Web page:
I Lost A Brother Today

I’m not sure why. We had drifted apart. I hadn’t seen you in person since the 2013 reunion. Our last discussion was the the night before you died about a dumbass traffic ticket. The next day you chose to leave.

I say I don’t know why but that isn’t true. Dying loses it’s menace when you see it up close often enough. There comes a time when it’s easier to lie down at the bottom of a hole than to fight your way up and out.

From the bottom you can’t see the people that need you. You only see the things that live in the hole, needles, bottles, and bad dreams.

But those things won’t miss you. They won’t cry for you when you’re gone. They won’t have to smile at birthday parties and weddings, wishing you were there. We have to carry that now.

If I sound pissed off it’s because I am. You are my brother and you never gave me a chance to help. Did you think I wouldn’t come if you asked? I would have ran into a gunfight with you when we were younger, nothing has changed.

Was it pride? You think I would look down on my brother for being stuck in a place I used to live?

You were surrounded by brothers who would carry any weight to keep you alive. Now you’re one more memory calling me back to that hole, and I can’t go back there.

So here’s the deal. I’m going to lay out my wing, strap into my harness, and run into the sky.

At 3,000 feet, where no one can hear me,I’m going to scream at the clouds until I can’t talk. And then I’m going to leave you there in the sky. With the rest of our brothers.

And I know you’ll come visit somedays, they all do. And I’ll talk for awhile, then I’ll make you leave. Because I’ve got work to do here, and I can’t let myself slide back into that hole. I worked to hard to get out.

I love you brother.

War of the Locust Part 1: The Battle for Vulture Valley

I stood tense. Surveying the battlefield. My heart quickened by the thought of the upcoming duels. The war dog Guinness at my side. “Stay here” I said. The war dog’s courage had not failed him, he was just ill equipped to destroy our current foe. There would be other days to unleash the hound.

The horde of Locust(trees) had wrought much heartache across the land. More than one muck boot had fallen victim to their bloodthirsty daggers. This war wasn’t new. It had been marked by many battles, many victories. But the cursed vermin refused to surrender. No matter, they will all fall before us. Along with all of their heirs.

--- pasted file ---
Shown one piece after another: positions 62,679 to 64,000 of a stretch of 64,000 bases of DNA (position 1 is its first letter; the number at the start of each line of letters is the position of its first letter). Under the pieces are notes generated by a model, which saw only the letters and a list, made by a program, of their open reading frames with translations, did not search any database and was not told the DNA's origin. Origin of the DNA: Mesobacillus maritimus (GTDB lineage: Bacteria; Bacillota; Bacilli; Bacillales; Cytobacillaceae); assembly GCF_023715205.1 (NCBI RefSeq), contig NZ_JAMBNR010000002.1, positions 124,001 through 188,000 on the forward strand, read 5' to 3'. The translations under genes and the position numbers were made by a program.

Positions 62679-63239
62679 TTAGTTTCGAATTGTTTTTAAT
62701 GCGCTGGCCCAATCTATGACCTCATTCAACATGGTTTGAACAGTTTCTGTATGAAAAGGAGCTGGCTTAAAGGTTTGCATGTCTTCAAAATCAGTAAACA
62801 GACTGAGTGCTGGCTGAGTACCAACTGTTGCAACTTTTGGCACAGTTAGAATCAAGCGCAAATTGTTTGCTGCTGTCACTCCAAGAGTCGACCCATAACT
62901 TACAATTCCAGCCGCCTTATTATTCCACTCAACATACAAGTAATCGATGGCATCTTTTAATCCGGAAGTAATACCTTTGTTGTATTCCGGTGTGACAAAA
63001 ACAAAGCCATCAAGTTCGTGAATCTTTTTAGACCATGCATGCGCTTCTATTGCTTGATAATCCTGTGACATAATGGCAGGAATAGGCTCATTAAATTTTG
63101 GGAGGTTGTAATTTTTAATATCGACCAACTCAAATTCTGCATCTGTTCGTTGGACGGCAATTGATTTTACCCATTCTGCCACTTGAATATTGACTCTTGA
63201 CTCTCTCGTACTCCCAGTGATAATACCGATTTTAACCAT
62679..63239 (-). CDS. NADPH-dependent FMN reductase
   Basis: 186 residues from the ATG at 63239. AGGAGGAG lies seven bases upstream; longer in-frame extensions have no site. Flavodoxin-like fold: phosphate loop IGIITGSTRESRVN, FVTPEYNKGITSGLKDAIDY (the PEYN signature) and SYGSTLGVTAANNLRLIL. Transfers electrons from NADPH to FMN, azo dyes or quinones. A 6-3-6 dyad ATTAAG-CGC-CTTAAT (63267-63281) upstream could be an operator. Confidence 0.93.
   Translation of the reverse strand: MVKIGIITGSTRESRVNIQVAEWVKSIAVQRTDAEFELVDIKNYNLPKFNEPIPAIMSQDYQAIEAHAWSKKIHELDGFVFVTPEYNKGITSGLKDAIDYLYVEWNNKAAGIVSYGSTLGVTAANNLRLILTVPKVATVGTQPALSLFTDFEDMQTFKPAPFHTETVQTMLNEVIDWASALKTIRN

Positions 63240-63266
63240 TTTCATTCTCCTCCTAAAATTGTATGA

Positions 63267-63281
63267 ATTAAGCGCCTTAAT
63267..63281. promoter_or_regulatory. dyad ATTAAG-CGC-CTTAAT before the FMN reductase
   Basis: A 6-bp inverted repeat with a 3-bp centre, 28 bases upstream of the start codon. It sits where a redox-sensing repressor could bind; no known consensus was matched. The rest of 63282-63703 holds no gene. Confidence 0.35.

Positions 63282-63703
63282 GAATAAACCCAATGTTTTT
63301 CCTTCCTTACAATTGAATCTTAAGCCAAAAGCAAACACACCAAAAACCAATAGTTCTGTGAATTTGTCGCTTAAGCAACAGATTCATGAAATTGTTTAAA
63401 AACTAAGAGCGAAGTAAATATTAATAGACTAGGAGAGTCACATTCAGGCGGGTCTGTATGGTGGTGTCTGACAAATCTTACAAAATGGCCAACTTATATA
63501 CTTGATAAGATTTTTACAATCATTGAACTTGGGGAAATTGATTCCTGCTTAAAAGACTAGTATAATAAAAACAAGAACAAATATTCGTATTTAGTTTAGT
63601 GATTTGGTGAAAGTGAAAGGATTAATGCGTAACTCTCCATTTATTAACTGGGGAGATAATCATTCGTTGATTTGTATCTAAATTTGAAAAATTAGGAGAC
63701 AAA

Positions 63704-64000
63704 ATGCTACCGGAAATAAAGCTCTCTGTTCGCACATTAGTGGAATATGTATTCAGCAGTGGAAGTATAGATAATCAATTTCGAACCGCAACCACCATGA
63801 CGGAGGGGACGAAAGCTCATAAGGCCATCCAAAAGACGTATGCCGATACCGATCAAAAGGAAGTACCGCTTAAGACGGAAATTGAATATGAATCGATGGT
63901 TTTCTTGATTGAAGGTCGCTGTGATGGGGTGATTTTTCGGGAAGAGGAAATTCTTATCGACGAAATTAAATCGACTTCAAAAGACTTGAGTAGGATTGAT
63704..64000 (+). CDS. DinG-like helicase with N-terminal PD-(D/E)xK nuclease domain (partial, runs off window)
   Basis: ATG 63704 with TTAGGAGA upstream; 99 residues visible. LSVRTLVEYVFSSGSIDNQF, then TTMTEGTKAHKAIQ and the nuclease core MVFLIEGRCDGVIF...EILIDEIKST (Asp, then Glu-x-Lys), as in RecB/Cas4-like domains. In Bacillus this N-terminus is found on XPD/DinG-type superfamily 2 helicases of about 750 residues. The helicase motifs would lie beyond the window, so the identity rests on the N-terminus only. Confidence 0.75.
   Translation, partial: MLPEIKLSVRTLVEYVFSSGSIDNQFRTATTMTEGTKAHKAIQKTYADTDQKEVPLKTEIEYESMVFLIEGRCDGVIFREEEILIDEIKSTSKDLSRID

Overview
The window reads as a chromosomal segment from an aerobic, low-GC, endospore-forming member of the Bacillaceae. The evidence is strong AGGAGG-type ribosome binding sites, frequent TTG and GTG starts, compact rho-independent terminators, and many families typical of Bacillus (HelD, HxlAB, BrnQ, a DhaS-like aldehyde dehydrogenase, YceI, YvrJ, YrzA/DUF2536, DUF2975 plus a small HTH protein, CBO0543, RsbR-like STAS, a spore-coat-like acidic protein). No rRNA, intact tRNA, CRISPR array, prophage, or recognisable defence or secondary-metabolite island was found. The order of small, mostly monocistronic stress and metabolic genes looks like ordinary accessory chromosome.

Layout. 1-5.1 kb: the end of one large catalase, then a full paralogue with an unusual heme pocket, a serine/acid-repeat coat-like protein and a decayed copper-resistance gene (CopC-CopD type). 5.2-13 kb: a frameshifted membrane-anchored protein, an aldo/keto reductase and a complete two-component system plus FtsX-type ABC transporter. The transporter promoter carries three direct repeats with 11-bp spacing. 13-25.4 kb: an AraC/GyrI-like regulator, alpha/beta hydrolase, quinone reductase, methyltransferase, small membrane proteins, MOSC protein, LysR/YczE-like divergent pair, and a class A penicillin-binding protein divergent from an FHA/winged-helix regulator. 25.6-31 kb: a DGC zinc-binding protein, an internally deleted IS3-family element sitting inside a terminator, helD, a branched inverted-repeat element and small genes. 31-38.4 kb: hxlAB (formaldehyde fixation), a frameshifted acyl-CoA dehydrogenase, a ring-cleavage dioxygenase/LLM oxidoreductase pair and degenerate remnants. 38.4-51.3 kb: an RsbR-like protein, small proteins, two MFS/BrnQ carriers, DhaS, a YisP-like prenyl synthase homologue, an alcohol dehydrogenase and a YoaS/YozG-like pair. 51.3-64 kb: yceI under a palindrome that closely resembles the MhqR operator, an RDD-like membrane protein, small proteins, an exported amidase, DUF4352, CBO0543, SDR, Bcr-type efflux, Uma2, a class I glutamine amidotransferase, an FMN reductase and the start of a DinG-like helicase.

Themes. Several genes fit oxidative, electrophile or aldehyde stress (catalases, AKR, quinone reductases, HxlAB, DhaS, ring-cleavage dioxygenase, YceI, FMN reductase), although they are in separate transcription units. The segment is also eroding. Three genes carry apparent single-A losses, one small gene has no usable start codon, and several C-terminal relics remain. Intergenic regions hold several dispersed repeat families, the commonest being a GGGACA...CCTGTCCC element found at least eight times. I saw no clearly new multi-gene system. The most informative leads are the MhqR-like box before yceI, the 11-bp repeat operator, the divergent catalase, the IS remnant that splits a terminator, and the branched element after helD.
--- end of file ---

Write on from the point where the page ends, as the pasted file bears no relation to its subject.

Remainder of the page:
With the sun sinking towards the horizon there was no time to waste. I gripped Trudy, my freshly honed double bit ax, and charged the edge edge of the nearest encampment. “DEFEND YOURSELVES!!!”

I swung at the nearest attacker, a clean kill. As it fell away I targeted the next. Every swing well aimed, calculated to create the most destruction with the least amount of effort. The fight would not be short. I would need my strength.

One by one I advanced on my enemies. They lashed out with razor sharp spears as my blade bit deep into their hide. The war dog whined at the edge of the battle. Not from fear, from frustration at not being allowed to take his revenge on the terrible menace invading the land. “Don’t worry my friend, you’ll have your chance soon enough”

By now I had settled into the rhythm of battle. Locating the beast and felling them with carefully aimed blows. An Ax is a weapon of skill, not strength. You don’t use your body weight like a hammer or splitting maw. An ax is swung from the elbows and wrist. Relying on speed and an accurate angle of attack to slice it’s victim rather than crush. Trudy was doing her part well.

As I moved deeper into the area the cowardly monsters started hiding amongst civilians. I had to be careful. This was a war of attrition, numbers, and they had more. I could not afford to sacrifice a single maple, poplar or pine to an errant swing. Every strike must be surgical. No collateral damage.

As the battle grew my strength waned. The enemy was relentless. Soon I was surrounded, but I knew the price of failure. No tractor tire would sink low to the earth due to my failure. This I swore as I slashed at the vicious beast!

Soon I was face to face with their greatest champion. Towering overhead more than 12 feet high she glared down at me, daring me to approach. Her twisted spidery arms reached out three feet in every direction, keeping me from maneuvering Trudy close enough to strike a blow at the root of the monster.

But I knew something she did not. I had chosen the timing for this battle, and it wasn’t at random. During the fall and summer this tyrant is most dangerous. It’s daggers are hard and sharp as needles. Some stretching out several inches.

But it was not fall.

In the spring Locust are more vulnerable. They surrender some of their thorns to sprout leaves which they use to steal the precious solar sustenance needed by the civilian population. This is the time to strike.